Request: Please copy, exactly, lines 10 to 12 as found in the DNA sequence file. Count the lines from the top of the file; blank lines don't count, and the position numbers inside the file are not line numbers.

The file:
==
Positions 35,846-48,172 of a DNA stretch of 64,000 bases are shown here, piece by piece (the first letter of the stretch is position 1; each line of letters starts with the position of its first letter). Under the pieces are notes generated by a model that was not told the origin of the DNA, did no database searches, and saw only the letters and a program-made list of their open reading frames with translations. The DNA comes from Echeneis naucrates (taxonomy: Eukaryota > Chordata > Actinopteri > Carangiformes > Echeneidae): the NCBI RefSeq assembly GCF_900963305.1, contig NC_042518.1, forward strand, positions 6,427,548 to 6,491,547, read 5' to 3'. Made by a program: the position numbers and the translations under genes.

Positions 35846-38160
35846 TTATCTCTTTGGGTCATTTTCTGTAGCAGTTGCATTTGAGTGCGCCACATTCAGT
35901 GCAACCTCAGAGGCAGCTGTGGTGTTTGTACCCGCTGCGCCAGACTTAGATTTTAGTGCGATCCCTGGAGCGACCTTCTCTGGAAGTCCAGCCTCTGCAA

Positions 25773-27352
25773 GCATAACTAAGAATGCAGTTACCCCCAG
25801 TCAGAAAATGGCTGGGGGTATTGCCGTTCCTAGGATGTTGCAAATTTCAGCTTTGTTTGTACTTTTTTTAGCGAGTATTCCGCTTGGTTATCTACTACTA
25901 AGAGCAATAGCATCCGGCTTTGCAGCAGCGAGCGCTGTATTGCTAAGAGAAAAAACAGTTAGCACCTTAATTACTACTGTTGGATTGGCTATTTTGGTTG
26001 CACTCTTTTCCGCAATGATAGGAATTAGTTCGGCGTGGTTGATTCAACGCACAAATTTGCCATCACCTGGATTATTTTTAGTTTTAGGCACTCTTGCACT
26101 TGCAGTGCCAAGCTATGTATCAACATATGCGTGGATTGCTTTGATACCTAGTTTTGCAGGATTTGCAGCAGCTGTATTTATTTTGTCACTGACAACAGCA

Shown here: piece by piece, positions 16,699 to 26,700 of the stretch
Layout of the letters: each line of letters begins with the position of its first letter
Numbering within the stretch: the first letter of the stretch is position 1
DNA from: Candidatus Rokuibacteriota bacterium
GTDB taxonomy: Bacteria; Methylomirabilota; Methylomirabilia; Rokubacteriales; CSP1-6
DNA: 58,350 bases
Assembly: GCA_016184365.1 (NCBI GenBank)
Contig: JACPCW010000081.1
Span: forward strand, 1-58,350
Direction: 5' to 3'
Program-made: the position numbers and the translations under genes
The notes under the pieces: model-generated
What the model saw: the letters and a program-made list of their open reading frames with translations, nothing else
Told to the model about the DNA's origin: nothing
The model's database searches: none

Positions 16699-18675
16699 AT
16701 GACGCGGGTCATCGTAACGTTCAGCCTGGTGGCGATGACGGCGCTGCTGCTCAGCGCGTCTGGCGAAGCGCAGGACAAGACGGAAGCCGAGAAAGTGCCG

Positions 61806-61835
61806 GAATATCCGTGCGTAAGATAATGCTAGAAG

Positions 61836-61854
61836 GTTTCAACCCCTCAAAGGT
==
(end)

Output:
26101 TGCAGTGCCAAGCTATGTATCAACATATGCGTGGATTGCTTTGATACCTAGTTTTGCAGGATTTGCAGCAGCTGTATTTATTTTGTCACTGACAACAGCA

Shown here: piece by piece, positions 16,699 to 26,700 of the stretch
Layout of the letters: each line of letters begins with the position of its first letter